Despite increased budgets and efforts for identifying potential organ donors and the growth in the population, there has been no change in the number of families willing to give the organs of their loved ones for transplant, the Knesset Labor, Social Affairs and Health Committee was told Wednesday by Prof. Eitan Mor, head of the transplant center at the Rabin Medical Center-Beilinson Campus.
Mor said there were fewer than 10 donors per million residents, and that over half of those who undergo transplants do so abroad, even though it is difficult to find organs there as well. Most of the transplants abroad take place in China, where the source of the organs is often a prisoner condemned to death, Mor said.
He added that 30 percent to 40% of those who have transplants abroad return for treatment to "repair" their operations. Mor said he fully identified with MK Avraham Ravitz, who is alive today thanks to a kidney donated by one of his sons, and who earlier in the session said individuals who donate one of their kidneys while they are alive should be compensated financially.
"This is not organ trafficking," said Ravitz, "but fair compensation for donors."
The Knesset committee, headed by Gil MK Moshe Sharoni, set up a subcommittee to speed up legislation to promote organ donation by various means.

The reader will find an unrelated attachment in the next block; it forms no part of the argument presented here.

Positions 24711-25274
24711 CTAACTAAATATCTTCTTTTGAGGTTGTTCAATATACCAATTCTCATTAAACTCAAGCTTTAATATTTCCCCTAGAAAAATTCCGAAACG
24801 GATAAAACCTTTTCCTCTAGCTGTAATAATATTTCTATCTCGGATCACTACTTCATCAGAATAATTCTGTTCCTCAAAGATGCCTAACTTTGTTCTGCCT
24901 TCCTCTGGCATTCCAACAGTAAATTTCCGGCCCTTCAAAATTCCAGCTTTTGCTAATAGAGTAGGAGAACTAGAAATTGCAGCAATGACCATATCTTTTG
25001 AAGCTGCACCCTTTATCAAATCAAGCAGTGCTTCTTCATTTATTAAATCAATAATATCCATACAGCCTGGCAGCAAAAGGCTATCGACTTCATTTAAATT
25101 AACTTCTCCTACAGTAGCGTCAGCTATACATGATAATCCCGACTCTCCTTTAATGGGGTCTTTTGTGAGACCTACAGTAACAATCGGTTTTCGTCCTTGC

Health Ministry deputy director-general Dr. Yitzhak Berlovich said the government's position has long been that compensation to a live donor should be only in lieu of expenses, lost work days, insurance and other harm caused by giving an organ.
Rabbi Yigal Shafran, a representative of the Chief Rabbinate, went further by saying there is "no Jewish law that prohibits taking money for doing a mitzva. If a surrogate mother receives grants for delivering a baby, it's even clearer that a live donor should. But it must be done under government supervision."
Gadi Ben-Dror, chairman of the ADI organization that encourages organ donation, said families that have donated organs of their deceased loved ones should receive significant financial compensation so that the number of donor organs would grow.
Arrangements of health funds and organizations that serve as go-betweens for transplants abroad should be supervised, said Prof. Daniel Shouval, head of the Hadassah University Medical Center's transplant center.
"Most patients who return from China come back very ill," he said.
The Israel Medical Association's (IMA) representative, attorney Gili Shilat, said the IMA opposed giving any money to live donors or organs because this constituted organ trafficking.
MKs Ran Cohen, Haim Amsalem, Avshalom Vilan and Sofa Landver all agreed that live donors should receive compensation for organs they give, but that the sum should be restricted.